Tuesday, December 15, 2015

Linda's pick for January

R.J. Palacio

August Pullman is a 10-year-old boy who likes Star Wars and Xbox, ordinary except for his jarring facial anomalies. Homeschooled all his life, August heads to public school for fifth grade and he is not the only one changed by the experience--something we learn about first-hand through the narratives of those who orbit his world. August’s internal dialogue and interactions with students and family ring true, and though remarkably courageous he comes across as a sweet, funny boy who wants the same things others want: friendship, understanding, and the freedom to be himself.

Happy Reading Friends!!!

Saturday, November 14, 2015

Athena's Pick for December: A Man Called Ove

Man Called Ove by Fredrik Backman | 9781476738031 | NOOK Book (eBook ...NPR Bestseller
Boston Globe Bestseller

In this “charming debut” (People) from one of Sweden’s most successful authors, a grumpy yet lovable man finds his solitary world turned on its head when a boisterous young family moves in next door.

Meet Ove. He’s a curmudgeon—the kind of man who points at people he dislikes as if they were burglars caught outside his bedroom window. He has staunch principles, strict routines, and a short fuse. People call him “the bitter neighbor from hell.” But must Ove be bitter just because he doesn’t walk around with a smile plastered to his face all the time?

Behind the cranky exterior there is a story and a sadness. So when one November morning a chatty young couple with two chatty young daughters move in next door and accidentally flatten Ove’s mailbox, it is the lead-in to a comical and heartwarming tale of unkempt cats, unexpected friendship, and the ancient art of backing up a U-Haul. All of which will change one cranky old man and a local residents’ association to their very foundations.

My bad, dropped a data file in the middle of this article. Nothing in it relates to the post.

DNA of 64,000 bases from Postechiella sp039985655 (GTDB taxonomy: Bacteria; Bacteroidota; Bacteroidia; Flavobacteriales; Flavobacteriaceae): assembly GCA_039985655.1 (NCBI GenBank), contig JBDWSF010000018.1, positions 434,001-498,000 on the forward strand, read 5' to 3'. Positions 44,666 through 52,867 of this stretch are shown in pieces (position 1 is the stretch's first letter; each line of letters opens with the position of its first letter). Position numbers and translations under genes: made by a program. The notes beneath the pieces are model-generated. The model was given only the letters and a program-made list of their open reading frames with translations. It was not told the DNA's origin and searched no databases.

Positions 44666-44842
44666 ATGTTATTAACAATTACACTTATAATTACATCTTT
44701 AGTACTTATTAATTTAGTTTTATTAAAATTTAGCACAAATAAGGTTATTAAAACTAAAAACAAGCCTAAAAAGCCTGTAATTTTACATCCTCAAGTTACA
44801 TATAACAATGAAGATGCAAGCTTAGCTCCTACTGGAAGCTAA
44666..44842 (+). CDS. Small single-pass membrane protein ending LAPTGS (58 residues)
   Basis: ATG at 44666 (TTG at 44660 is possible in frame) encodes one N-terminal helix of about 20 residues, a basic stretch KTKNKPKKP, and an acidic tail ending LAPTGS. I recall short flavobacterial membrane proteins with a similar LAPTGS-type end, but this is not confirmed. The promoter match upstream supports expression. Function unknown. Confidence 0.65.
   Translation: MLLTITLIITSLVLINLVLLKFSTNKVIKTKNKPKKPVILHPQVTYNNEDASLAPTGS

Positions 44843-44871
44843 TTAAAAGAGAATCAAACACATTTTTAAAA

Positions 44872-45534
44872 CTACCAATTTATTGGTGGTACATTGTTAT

A feel-good story in the spirit of The Unlikely Pilgrimage of Harold Fry and Major Pettigrew’s Last Stand, Fredrik Backman’s novel about the angry old man next door is a thoughtful exploration of the profound impact one life has on countless others. “If there was an award for ‘Most Charming Book of the Year,’ this first novel by a Swedish blogger-turned-overnight-sensation would win hands down” (Booklist, starred review).

Tuesday, October 20, 2015


Award-winning journalist Barbara Demick follows the lives of six North Korean citizens over fifteen years—a chaotic period that saw the death of Kim Il-sung, the rise to power of his son Kim Jong-il, and a devastating famine that killed one-fifth of the population. Demick brings to life what it means to be living under the most repressive totalitarian regime today—an Orwellian world that is by choice not connected to the Internet, where displays of affection are punished, informants are rewarded, and an offhand remark can send a person to the gulag for life. Demick takes us deep inside the country, beyond the reach of government censors, and through meticulous and sensitive reporting we see her subjects fall in love, raise families, nurture ambitions, and struggle for survival. One by one, we witness their profound, life-altering disillusionment with the government and their realization that, rather than providing them with lives of abundance, their country has betrayed them.